Burial of the Minnisink
Henry Wadsworth Longfellow
Afternoon in February An April Day The Arrow and the Song The Arsenal at Springfield Autumn Autumn Within The Beleaguered City The Belfry of Bruges Birds Of Passage Blind Bartimeus The Bridge Burial of the Minnisink Carillon Changed Children The Children's Hour The Courtship of Miles Standish Curfew Dante Day is Done Drinking Song Endymion Evangeline: A Tale of Acadie The Evening Star Excelsior Fata Morgana Flowers Footsteps of Angels A Gleam of Sunshine Goblet of Life God's Acre The Good Part, That Shall Not be Taken Away Hymn of the Moravian Nuns of Bethlehem at the Consecration of Pulaski's Banner Hymn to the Night It Is Not Always May L'Envoi The Ladder of St. Augustine The Light of Stars Loss And Gain Maidenhood Mezzo Cammin Midnight Mass for the Dying Year My Lost Youth Nature The Norman Baron Nuremburg The Occultation of Orion The Old Clock on the Stairs Paul Revere's Ride A Psalm of Life The Quadroon Girl Rain in Summer The Rainy Day The Reaper and the Flowers The Republic The Skeleton in Armor The Slave In the Dismal Swamp The Slave Singing at Midnight The Slave's Dream Snow-Flakes The Song of Hiawatha The Sound Of The Sea Spirit of Poetry St. John's, Cambridge Sunrise on the Hills The Tide Rises, the Tide Falls To a Child To an Old Danish Song-Book To the Driving Cloud To the River Charles To William E. Channing Village Blacksmith Voices Of the Night Walter Von Der Vogel Weid The Warning The Witnesses Woods in Winter Wreck of the Hesperus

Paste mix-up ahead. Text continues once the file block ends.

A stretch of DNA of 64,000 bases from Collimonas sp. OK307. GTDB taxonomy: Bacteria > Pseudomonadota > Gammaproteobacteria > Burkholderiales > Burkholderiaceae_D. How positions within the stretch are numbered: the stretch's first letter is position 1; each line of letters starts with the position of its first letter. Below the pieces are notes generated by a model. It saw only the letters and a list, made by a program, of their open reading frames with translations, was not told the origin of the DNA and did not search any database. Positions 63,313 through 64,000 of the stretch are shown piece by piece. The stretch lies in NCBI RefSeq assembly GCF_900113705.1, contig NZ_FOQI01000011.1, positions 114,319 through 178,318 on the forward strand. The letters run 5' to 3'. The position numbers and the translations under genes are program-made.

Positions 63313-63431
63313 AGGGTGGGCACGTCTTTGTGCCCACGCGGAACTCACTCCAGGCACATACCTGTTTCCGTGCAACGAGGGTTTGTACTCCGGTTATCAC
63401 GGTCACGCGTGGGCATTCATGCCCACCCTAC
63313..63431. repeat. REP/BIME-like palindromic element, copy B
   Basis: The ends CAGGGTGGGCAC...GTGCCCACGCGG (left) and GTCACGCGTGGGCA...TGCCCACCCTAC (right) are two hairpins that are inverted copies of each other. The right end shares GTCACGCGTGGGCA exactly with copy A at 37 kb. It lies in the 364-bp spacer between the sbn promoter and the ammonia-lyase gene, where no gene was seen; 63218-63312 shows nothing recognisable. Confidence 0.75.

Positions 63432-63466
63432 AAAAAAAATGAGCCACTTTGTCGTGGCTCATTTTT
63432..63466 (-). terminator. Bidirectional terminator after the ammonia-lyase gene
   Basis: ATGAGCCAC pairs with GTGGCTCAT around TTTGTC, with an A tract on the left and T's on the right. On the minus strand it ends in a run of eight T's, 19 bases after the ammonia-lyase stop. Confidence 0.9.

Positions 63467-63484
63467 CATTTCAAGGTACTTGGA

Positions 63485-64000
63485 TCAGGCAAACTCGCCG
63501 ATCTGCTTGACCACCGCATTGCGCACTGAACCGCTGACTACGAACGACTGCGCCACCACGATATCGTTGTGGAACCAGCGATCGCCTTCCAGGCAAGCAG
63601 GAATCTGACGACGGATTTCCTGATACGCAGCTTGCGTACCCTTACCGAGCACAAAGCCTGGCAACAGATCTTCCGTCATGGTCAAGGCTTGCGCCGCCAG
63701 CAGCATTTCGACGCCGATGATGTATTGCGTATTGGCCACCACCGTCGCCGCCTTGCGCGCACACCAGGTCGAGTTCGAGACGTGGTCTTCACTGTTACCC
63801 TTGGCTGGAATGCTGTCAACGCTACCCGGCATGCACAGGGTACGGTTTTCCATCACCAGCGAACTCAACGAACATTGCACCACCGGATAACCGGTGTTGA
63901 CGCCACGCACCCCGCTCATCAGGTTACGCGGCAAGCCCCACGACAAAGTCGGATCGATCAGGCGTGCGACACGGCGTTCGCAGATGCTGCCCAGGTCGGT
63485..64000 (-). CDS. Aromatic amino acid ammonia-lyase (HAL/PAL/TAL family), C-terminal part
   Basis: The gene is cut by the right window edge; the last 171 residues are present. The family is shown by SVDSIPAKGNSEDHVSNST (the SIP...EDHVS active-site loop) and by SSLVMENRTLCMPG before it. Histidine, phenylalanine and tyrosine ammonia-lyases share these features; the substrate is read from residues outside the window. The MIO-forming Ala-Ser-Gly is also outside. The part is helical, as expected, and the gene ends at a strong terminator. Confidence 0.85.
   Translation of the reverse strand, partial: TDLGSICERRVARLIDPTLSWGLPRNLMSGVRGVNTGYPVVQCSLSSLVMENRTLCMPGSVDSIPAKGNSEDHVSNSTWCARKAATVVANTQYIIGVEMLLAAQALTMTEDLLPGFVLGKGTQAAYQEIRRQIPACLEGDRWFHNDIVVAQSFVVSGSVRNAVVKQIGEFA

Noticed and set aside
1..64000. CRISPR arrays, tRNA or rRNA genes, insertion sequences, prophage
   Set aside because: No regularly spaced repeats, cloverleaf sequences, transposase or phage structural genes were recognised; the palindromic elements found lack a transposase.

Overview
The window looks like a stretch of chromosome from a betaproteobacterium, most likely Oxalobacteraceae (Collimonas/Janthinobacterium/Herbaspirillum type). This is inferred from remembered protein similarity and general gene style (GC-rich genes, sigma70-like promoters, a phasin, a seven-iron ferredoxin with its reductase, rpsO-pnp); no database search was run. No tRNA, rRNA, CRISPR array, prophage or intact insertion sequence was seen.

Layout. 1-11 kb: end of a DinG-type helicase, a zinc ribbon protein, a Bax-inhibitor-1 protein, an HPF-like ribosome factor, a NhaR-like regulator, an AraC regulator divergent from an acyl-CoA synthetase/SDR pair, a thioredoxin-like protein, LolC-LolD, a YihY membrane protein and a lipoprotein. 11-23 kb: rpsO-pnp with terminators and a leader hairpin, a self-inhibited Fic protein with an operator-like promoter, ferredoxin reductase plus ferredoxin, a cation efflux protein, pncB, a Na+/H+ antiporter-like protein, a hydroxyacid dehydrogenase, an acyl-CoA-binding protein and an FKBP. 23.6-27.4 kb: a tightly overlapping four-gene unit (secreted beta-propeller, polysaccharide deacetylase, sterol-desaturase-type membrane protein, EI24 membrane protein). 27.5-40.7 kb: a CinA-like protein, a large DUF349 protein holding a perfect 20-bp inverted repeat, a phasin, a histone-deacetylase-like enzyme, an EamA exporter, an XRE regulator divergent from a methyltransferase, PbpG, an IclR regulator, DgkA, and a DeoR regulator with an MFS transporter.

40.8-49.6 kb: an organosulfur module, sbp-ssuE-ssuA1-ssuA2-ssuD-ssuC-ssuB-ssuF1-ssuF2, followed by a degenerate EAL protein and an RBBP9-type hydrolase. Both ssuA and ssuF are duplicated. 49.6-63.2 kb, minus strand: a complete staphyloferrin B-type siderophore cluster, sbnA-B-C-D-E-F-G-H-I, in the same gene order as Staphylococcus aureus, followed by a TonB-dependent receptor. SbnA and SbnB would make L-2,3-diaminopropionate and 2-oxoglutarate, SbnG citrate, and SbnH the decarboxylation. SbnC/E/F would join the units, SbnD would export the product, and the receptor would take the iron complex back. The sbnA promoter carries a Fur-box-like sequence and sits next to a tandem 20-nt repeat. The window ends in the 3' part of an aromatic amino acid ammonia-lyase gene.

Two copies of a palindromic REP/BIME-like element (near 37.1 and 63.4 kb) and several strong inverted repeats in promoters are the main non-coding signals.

On sunny slope and beechen swell, The shadowed light of evening fell; And, where the maple's leaf was brown, With soft and silent lapse came down, The glory, that the wood receives, At sunset, in its golden leaves. Far upward in the mellow light Rose the blue hills. One cloud of white, Around a far uplifted cone, In the warm blush of evening shone; An image of the silver lakes, By which the Indian's soul awakes. But soon a funeral hymn was heard Where the soft breath of evening stirred The tall, gray forest; and a band Of stern in heart, and strong in hand, Came winding down beside the wave, To lay the red chief in his grave. They sang, that by his native bowers He stood, in the last moon of flowers, And thirty snows had not yet shed Their glory on the warrior's head; But, as the summer fruit decays, So died he in those naked days. A dark cloak of the roebuck's skin Covered the warrior, and within Its heavy folds the weapons, made For the hard toils of war, were laid; The cuirass, woven of plaited reeds, And the broad belt of shells and beads. Before, a dark-haired virgin train Chanted the death dirge of the slain; Behind, the long procession came Of hoary men and chiefs of fame, With heavy hearts, and eyes of grief, Leading the war-horse of their chief. Stripped of his proud and martial dress, Uncurbed, unreined, and riderless, With darting eye, and nostril spread, And heavy and impatient tread, He came; and oft that eye so proud Asked for his rider in the crowd. They buried the dark chief; they freed Beside the grave his battle steed; And swift an arrow cleaved its way To his stern heart! One piercing neigh Arose, and, on the dead man's plain, The rider grasps his steed again.